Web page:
Studies on the effects of bicycle riding interventions on cardiovascular health and the prevention and treatment of excess weight and the associated comorbidities have focused on the daily commute to work in adults or to school in children.26-36 There is solid evidence that programmes that promote daily bicycle riding offer benefits that far outweigh the risks.37-44
On the foundation of the recommendations of the guidelines and strategies mentioned above, we developed a multidisciplinary programme called Bicisalud (“Bikehealth”) based on group bicycle rides through nature combined with practical workshops on how to develop healthy lifestyles. The aim of our study was to assess the impact of this programme on the physical skills and body composition of schoolchildren with excess weight, as well as on their physical self-perception and their dietary and exercising habits.
MATERIALS AND METHODS
We conducted a quasi-experimental study with assessment of outcome variables pre and post intervention (Fig. 1). The study took place between summer 2015 and summer 2017 in Colmenar Viejo, a town with 48 000 inhabitants north of Madrid in an area with an extensive network of country roads and a low volume of motor vehicle traffic, which allows their use for both agricultural use and recreational exercise on foot or on bicycle. The first summer, before starting the programme, we contacted local and regional health care institutions to make the project known and to obtain the approval of the competent ethics committee.
|Figure 1. Flow chart of the project (2015-17)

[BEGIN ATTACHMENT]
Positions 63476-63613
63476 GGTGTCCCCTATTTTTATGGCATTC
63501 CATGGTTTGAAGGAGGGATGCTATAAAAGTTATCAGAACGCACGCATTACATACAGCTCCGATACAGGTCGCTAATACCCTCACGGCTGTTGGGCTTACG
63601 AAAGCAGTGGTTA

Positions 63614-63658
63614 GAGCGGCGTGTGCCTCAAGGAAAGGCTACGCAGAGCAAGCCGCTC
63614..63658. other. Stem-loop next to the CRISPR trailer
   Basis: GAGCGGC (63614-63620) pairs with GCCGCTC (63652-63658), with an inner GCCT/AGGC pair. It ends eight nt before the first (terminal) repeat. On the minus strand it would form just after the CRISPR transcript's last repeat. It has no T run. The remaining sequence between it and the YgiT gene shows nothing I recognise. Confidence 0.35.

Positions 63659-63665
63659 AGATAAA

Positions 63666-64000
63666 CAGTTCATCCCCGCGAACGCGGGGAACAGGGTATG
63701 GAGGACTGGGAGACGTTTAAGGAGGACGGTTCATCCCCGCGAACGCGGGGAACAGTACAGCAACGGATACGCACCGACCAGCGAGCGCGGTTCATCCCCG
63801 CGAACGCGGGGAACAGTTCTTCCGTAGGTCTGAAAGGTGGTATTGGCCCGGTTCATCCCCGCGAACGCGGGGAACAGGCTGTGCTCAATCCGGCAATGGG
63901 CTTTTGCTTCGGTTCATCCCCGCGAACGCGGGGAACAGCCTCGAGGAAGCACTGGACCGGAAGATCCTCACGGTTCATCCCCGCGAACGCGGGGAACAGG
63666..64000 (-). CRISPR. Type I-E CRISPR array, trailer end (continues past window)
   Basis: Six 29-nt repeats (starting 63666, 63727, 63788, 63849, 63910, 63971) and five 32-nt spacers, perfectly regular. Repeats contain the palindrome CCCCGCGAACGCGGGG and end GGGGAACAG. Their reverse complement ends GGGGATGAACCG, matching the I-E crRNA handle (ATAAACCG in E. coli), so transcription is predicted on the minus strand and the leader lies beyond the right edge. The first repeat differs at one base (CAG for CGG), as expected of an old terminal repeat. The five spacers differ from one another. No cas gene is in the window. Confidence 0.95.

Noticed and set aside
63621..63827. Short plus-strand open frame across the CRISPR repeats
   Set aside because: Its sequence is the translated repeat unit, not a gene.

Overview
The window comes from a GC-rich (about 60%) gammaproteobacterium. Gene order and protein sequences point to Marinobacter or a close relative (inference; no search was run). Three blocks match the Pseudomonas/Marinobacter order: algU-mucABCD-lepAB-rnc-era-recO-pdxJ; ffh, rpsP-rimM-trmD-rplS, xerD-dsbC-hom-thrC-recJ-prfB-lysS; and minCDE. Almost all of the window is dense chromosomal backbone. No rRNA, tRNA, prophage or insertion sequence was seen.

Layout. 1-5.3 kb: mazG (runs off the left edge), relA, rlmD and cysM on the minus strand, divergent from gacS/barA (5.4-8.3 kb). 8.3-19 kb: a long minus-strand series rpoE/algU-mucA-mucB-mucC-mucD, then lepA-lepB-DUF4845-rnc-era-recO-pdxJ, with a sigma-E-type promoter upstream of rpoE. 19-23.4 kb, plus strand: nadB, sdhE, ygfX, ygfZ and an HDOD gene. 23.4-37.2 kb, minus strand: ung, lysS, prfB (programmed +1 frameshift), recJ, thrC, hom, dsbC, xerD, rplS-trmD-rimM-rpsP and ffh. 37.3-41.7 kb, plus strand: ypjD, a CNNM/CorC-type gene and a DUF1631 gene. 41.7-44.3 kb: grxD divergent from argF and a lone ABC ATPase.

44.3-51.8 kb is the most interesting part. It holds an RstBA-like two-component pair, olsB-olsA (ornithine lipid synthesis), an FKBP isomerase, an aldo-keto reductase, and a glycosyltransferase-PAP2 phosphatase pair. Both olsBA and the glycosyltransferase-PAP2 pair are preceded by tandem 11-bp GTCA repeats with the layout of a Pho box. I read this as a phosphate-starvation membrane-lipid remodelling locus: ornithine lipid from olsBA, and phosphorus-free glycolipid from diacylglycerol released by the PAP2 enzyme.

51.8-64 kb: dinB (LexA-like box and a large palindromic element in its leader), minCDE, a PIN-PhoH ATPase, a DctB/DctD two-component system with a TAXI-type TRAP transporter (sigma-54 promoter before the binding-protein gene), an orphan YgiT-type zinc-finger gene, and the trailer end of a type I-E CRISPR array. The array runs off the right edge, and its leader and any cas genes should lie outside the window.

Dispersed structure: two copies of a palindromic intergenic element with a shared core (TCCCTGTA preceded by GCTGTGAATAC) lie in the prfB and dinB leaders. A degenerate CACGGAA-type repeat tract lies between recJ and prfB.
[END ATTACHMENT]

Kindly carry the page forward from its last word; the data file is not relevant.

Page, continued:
IC: informed consent (13 did not meet the inclusion criteria and did not advance to T0); N: sample; T0: measurement of dependent variables at baseline; T1: at the time intervention ended; T2: three months after the intervention.
Sample: the inclusion criteria for the programme were: age 8 to 14 years, body mass index (BMI) at or above the 90th percentile based on the growth tables of the 1988 study by Hernández et al., knowing how to ride a bicycle, and parental authorization through signing of an informed consent form. The exclusion criteria were: chronic or subacute underlying disease where physical activity is contraindicated, concurrent participation in other fitness programmes, or current pharmacological or surgical treatment for obesity.
Since gathering a group of volunteers proved difficult, we implemented an intensive informational campaign in the fall-winter season: in the primary care centres of the area; in the community, with the support of the authorities, by hanging posters and distributing flyers printed by the city council in mailboxes (5000 flyers and 80 posters) (Fig. 2); in the local press and radio stations; in pharmacies, recreational centres, and in schools, visiting the classrooms and using that opportunity to provide education on healthy lifestyle habits to more than 2400 students over the two seasons. Based on the available resources and taking into account potential losses to followup, we decided that we needed to have a group of 45 participants.
|Figure 2. Sample of the poster printed by the City Council of Colmenar Viejo
Design: Antonia Matorrales (Casa de la Juventud).